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Security as Politics

Beyond the State of Exception

Andrew W. Neal

Hardback (Pre-order)

Uses the perspective of parliamentarians to reassess the relationship between security and politics

Andrew W. Neal argues that while ‘security’ was once an anti-political ‘exception’ in liberal democracies – a black box of secret intelligence and military decision-making at the dark heart of the state – it has now become normalised in professional political life. This represents a direct challenge to critical security studies debates and their core assumption that security is a kind of illiberal and undemocratic ‘anti-politics’.

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1. In Defence of Politics Against Security
2. How Do We Know Security When We See It? Problematisation as Method
3. Securitisation and Politicisation
4. Politicians, Security Politics and the Political Game
5. Can One Person Make A Difference? Fearless Speech vs. Security Politics
6. Security as Normal Politics: The Rise of Security in Parliamentary Committees
7. Security as a Whole Government Project: Risk, Economy, Politics
Conclusion: More Security, More Politics

About the Author

Andrew W. Neal is a Director of the Centre for Security Research (CeSeR) and Senior Lecturer in Politics and International Relations at the University of Edinburgh. He is the author of Exceptionalism and the Politics of Counter-Terrorism: Liberty, Security, and the War on Terror (Routledge, 2010) . He the editor of Security in a Small Nation: Scotland, Democracy, Politics (Open Book Publishers, 2017); co-editor with Claudia Aradau, Jef Huysmans and Nadine Voelkner of Critical Security Methods (Routledge, 2014); and co-editor with Michael Dillon of Foucault on Politics, Security and War (Palgrave, 2008 and 2011).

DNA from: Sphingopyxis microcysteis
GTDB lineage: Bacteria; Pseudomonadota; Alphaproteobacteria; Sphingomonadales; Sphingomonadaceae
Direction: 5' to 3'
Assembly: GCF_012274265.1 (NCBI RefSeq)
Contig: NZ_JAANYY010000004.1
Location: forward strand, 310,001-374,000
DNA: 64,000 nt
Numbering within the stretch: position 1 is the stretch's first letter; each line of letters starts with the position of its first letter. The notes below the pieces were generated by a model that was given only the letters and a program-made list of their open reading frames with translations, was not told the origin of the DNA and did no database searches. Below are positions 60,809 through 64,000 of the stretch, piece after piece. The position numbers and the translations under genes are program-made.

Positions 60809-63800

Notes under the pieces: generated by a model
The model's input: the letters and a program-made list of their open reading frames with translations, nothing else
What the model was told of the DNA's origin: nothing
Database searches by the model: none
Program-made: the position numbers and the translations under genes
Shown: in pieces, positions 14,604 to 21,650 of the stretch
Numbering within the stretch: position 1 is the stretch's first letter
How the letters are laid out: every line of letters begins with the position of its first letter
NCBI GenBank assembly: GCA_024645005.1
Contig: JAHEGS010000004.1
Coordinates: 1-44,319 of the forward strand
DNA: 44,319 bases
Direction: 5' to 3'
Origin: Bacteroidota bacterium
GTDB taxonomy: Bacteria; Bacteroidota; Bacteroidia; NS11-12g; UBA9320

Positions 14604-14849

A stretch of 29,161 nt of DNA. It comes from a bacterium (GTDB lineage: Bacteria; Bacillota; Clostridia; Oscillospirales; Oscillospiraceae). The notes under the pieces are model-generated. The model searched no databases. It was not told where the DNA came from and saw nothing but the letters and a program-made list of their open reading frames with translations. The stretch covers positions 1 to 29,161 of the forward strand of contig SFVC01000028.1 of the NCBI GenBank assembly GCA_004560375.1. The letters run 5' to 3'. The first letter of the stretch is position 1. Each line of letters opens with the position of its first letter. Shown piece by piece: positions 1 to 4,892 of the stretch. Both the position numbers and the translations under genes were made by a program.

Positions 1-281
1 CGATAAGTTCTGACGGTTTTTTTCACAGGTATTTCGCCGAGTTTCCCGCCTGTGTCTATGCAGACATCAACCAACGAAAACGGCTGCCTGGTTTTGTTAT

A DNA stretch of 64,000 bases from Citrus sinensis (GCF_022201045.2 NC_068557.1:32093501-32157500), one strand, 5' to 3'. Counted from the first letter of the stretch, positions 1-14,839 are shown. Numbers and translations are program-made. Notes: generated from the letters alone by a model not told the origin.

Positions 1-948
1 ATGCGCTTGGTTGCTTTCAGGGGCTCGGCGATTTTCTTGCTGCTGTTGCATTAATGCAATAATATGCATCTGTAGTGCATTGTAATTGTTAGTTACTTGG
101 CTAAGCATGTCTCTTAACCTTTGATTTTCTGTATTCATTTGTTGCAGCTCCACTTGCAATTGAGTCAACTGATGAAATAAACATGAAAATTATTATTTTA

This is a very engaging book that raises a number of important, intriguing and incisive questions about the relationship between security and politics. It is a scholarly, detailed and rigorous analysis, making potentially complicated ideas and theoretical constructs intelligible. This volume is a valuable contribution and a must read for those interested in security studies.

- Alistair J.K. Shepherd, Aberystwyth University

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